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Urgent: should you dry PCR product


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13 replies to this topic

#1 Maddie

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Posted 31 March 2011 - 06:44 AM

Hi everyone,

A colleague of mine is about to dry 80-100ul of PCR product in a speed-vac to concentrate her DNA. She needs her DNA in 16ul.
I'm not sure why but it seems that people do not do that. Instead they use precipitation, concentrators like centricons or ultra4, or a kit like the Minelute, right?
Do you know why people do not dry their PCR product? I've heard about severe loss? Is that true?
The colleague is about to start, so I would really appreciate your input before it's too late.
PS: the PCR product will be used for next generation sequencing.

Thanks.

Maddie

PS: the PCR product has already been cleaned-up with minelute so there is no primer and the salt concentration should be low.

Edited by Maddie, 31 March 2011 - 06:51 AM.

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#2 laurequillo

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Posted 31 March 2011 - 06:52 AM

I used to do that, and I had no problem with my product;The only thing is that you should be careful with how long you let it dry!.
But I did not use it for sequencing
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#3 Maddie

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Posted 31 March 2011 - 07:39 AM

I used to do that, and I had no problem with my product;The only thing is that you should be careful with how long you let it dry!.
But I did not use it for sequencing



Good cause..she started :P
Theory is when we know everything and nothing is working. Practice is when everything is working and nobody knows why. Here, we combine theory and practice. Nothing is working and nobody knows why.

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#4 laurequillo

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Posted 31 March 2011 - 07:46 AM


I used to do that, and I had no problem with my product;The only thing is that you should be careful with how long you let it dry!.
But I did not use it for sequencing



Good cause..she started :P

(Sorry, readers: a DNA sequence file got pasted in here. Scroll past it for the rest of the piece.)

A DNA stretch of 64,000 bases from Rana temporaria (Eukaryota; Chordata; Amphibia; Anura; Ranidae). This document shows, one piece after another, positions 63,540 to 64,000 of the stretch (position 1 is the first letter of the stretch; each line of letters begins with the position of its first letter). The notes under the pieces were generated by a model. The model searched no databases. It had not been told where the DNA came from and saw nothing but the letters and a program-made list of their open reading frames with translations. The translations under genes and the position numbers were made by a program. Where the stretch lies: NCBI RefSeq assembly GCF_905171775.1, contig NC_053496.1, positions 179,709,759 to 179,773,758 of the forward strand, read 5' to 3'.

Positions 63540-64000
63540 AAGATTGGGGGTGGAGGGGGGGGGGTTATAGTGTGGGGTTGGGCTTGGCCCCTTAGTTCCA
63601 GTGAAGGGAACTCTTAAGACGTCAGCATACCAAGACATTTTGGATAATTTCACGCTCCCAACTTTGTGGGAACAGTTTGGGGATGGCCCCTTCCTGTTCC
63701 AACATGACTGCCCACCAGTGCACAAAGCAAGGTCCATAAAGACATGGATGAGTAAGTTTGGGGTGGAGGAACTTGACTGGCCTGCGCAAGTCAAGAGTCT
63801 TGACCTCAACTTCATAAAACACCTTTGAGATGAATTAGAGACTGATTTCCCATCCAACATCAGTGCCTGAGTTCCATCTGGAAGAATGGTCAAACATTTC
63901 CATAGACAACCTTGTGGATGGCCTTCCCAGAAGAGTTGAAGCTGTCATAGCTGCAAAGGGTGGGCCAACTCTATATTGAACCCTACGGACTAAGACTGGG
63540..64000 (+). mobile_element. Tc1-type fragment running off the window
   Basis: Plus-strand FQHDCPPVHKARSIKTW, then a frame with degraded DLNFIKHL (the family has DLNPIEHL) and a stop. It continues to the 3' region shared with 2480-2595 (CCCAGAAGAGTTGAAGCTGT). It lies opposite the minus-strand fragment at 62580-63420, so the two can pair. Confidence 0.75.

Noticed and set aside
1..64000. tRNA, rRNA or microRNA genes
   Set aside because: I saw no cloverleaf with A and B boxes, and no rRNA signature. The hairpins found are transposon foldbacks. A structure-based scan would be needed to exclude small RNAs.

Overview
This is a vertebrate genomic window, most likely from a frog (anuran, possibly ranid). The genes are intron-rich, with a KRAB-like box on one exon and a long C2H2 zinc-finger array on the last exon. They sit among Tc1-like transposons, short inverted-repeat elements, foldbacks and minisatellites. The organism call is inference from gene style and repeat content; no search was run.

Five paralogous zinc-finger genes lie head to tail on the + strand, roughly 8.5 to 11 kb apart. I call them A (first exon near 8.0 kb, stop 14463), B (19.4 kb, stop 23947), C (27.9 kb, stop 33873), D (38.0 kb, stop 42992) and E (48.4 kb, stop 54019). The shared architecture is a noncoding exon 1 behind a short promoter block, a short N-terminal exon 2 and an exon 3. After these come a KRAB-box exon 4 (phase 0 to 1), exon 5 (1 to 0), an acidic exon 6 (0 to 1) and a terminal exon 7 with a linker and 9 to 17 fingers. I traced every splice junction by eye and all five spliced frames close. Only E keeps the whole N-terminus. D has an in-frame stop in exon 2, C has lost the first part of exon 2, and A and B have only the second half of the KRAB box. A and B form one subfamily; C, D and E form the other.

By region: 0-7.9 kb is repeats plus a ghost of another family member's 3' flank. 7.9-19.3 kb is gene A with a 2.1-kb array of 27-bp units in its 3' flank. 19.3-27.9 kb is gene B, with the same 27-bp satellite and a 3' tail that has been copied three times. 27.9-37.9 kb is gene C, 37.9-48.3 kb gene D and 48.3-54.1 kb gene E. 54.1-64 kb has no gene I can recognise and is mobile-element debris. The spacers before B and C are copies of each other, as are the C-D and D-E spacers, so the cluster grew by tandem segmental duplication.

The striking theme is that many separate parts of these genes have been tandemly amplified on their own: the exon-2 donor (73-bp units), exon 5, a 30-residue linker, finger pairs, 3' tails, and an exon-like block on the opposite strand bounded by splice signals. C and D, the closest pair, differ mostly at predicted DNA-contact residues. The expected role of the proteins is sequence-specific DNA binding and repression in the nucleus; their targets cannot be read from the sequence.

;)
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#5 phage434

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Posted 31 March 2011 - 01:36 PM

The real issue is what else is in the tube when you are done. If you speedvac the pcr reaction directly, then all of the PCR buffer, enzymes, excess dNTPs, dNMPs etc. are left in the tube, but are all now at high concentration. You may not want this (usually you don't).

#6 gebirgsziege

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Posted 01 April 2011 - 02:23 AM

Hi Maddie,

I agree with phage434.

However, if I need to concentrate my PCR products prior to sequencing I use the PEG protocol below. Also use it for all standard PCR cleanups for sequencing: in my hands its the most robust and the cheapest way or PCR cleanup and the time needed is OK (also suitable for 96 well plates and PCR tube stripes, so some people from my lab now use this protocol instead of exosap). But depending on which NGS method you are using it might be not suitable: all PCR fragments smaller than 200 bp will be removed with the primer dimers - which would be fatal for Illumina; still it should work for 454 - but correct me if I am wrong.

PEG cleanup

edit: bad spelling ;)

Edited by gebirgsziege, 01 April 2011 - 02:25 AM.

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#7 Maddie

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Posted 01 April 2011 - 02:30 PM

Hi Maddie,

I agree with phage434.

However, if I need to concentrate my PCR products prior to sequencing I use the PEG protocol below. Also use it for all standard PCR cleanups for sequencing: in my hands its the most robust and the cheapest way or PCR cleanup and the time needed is OK (also suitable for 96 well plates and PCR tube stripes, so some people from my lab now use this protocol instead of exosap). But depending on which NGS method you are using it might be not suitable: all PCR fragments smaller than 200 bp will be removed with the primer dimers - which would be fatal for Illumina; still it should work for 454 - but correct me if I am wrong.

PEG cleanup

edit: bad spelling ;)



The PCR product they dried is actually a mixture of several PCR products. Some had been cleaned with the Minelute before and the others with SPRI beads, so there shouldn't be any salt, dNTP etc..

Why would the 200bp fragments disappear :blink:
Theory is when we know everything and nothing is working. Practice is when everything is working and nobody knows why. Here, we combine theory and practice. Nothing is working and nobody knows why.

A. Einstein

#8 perneseblue

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Posted 02 April 2011 - 09:38 PM